An ecological disaster??

Think about it. All that paper produced, then discarded. All those postal miles involved with their atendent emissions (unless you're using a pigeon or the services of a friendly group of Boy Scouts who run around your neighbourhood with a satchel). All that money wasted on disposable goods.
Is this the kind of social institution the ecologically-minded should partake in at Christmas? After all, religious festivals are times when we should be thinking more about our values, and how to exercise them in daily life, not simply abandoning them to conventions.

There are many who resolve this dilemma by way of 'e-greetings'. These can be all singing, all dancing affairs, that let you deal with all your pesky friends and relatives in one batch mailing. And at little, or no, expense. But somehow, it's not quite the same.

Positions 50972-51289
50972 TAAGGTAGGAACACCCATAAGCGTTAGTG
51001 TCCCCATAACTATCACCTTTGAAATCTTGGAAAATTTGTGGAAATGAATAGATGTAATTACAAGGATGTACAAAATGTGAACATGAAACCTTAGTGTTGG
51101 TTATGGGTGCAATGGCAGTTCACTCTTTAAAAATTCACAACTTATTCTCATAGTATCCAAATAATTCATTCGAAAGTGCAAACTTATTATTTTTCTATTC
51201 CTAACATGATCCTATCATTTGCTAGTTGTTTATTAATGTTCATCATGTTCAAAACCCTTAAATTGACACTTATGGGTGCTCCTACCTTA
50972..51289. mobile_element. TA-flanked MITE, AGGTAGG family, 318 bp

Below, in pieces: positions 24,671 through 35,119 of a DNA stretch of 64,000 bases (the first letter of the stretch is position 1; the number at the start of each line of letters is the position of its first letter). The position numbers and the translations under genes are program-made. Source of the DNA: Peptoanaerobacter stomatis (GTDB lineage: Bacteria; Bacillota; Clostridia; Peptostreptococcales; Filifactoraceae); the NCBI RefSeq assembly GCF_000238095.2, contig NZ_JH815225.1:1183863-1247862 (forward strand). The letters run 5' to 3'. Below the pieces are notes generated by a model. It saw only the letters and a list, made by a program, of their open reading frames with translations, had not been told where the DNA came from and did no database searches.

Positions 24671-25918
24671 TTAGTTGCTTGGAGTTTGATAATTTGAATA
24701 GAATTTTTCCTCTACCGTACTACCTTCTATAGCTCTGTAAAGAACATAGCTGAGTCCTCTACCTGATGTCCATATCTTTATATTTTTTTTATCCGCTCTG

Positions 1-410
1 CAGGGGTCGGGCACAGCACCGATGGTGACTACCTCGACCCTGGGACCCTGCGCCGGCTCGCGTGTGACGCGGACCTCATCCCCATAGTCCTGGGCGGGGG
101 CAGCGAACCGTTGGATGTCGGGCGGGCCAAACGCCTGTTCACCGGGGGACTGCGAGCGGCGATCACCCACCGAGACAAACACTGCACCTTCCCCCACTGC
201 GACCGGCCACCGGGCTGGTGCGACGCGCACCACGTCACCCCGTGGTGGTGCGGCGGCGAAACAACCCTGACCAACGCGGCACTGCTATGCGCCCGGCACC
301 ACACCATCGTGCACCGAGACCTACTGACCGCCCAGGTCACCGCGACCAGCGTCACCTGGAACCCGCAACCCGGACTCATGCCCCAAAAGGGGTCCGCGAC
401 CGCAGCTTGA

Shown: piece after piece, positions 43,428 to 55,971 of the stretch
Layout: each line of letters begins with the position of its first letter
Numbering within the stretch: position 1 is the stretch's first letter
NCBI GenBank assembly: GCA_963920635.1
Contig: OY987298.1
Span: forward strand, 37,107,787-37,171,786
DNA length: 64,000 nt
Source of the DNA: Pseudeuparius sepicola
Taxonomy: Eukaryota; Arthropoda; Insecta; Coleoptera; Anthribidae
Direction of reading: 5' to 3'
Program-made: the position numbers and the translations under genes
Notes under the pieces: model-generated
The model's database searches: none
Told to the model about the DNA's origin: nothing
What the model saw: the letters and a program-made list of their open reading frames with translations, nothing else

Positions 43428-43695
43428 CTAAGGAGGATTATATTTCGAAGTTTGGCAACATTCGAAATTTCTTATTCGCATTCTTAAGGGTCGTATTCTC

Now, I don't think I am being overly sentimental or nostalgic here. It's just that the effect is in direct proportion to the effort involved. Just ask any lobbyist. That's human nature.
If someone remembers you, puts in the effort to find your current address, and scribbles a personal greeting on paper (especially given how little we hand-write anything these days!), it makes the world seem a better, friendlier, more considerate place. It'll sit on the mantlepiece for weeks, be read and re-read, maybe even stored away as a mark of human warmth.